• The crows are evil and will try to snatch your treat, so don’t throw it when they’re around
  • You get to take a cable car to the park!!!
  • During other seasons, I believe they have squirrels, but I wasn’t able to see them this time
Waving bear
Dai-ichi Takimotokan Hotel, public bath Hokkaido (Noboribetsu)
  • I would absolutely shell out for this ryokan again if I went back to Hokkaido. It was amazing!
  • They have one of the largest hot spring baths in all of Asia with five different types of hot spring water. The facilities are huge. It was my hot spring dream. Seriously, check out their photos on their website.
  • I had the deluxe kaiseki meal served in my room. I thought it was a lot of fun to get to try a kaiseki meal because I’d never tried it before and the arrangement was beautiful. That said, I think I was better off eating at specific restaurants (e.g., a steakhouse for wagyu, a seafood restaurant for seafood…).
MUJI Hotel Ginza Hotel Tokyo (Ginza)
  • It was an absolute delight, and I’d strongly recommend it for anyone who loves really great design or MUJI products. Everything in the hotel made me feel the “spark joy” heart pounding feeling.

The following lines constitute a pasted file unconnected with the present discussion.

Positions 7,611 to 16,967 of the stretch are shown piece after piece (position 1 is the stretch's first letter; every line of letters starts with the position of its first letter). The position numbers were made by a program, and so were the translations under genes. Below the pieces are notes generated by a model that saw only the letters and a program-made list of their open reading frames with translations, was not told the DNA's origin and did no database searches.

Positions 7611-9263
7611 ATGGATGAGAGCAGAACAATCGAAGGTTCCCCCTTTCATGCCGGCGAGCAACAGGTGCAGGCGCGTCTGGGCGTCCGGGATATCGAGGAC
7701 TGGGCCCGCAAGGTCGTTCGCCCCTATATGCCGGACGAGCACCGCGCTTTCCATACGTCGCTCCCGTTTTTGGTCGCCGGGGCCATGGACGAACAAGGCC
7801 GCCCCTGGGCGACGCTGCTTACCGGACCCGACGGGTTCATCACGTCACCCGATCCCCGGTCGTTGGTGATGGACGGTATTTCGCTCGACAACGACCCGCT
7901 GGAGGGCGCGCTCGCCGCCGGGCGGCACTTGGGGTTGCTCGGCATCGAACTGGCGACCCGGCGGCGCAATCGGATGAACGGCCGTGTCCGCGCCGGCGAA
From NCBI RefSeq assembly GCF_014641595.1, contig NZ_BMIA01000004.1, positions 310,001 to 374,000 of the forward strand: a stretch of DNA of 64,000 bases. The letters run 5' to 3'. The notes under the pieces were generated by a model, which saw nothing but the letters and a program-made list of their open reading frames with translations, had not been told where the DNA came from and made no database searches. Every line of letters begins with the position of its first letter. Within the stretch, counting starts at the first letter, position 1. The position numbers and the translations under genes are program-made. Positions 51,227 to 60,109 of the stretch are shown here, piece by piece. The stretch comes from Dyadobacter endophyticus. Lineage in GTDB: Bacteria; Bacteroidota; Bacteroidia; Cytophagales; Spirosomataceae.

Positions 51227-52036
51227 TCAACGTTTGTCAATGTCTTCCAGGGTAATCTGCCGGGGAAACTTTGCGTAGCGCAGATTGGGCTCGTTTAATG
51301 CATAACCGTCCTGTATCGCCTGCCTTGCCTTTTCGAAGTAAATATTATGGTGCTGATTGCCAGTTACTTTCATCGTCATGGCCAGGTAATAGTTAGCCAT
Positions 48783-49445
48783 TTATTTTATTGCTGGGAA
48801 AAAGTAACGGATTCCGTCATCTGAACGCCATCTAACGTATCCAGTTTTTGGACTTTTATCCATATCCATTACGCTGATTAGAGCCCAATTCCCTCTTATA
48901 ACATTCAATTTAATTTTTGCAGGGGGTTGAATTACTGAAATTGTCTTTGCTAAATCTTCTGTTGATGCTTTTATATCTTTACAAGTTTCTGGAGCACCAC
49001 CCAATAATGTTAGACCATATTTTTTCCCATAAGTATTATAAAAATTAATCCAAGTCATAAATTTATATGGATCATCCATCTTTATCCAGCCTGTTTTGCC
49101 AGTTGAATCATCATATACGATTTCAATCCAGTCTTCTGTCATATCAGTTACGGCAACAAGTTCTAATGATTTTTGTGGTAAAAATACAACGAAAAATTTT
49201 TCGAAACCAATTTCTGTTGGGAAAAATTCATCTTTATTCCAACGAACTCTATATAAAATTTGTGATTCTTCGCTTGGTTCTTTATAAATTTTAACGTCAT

• I originally booked the type A room for USD$138 for one night, but they gave me a free upgrade to a Type C room with a larger bed. Yay!
  • You can take home some of their sample toiletries and the room slippers!
  • I enjoyed getting to try their essential oil diffuser and other fun products.
Room (Type C)
WA (MUJI Hotel) Food, restaurant Tokyo (Ginza)
  • This is the restaurant on the lobby floor of the MUJI Hotel.
  • They are a traditional Japanese restaurant focusing on fresh local ingredients.
  • I thought the atmosphere was great, the food was delicious, and it was fun to use MUJI tableware.

Here’s a rough sketch of how I spent my time and how I handled transportation:

  • Tokyo (0 nights)
    • Landed at NRT, took Narita Express to Shinjuku Station (~1.5 hours)
  • Hakone (4 nights)
    • Immediately took Hakone Romancecar from Shinjuku Station to Hakone Yumoto station (~1 hour)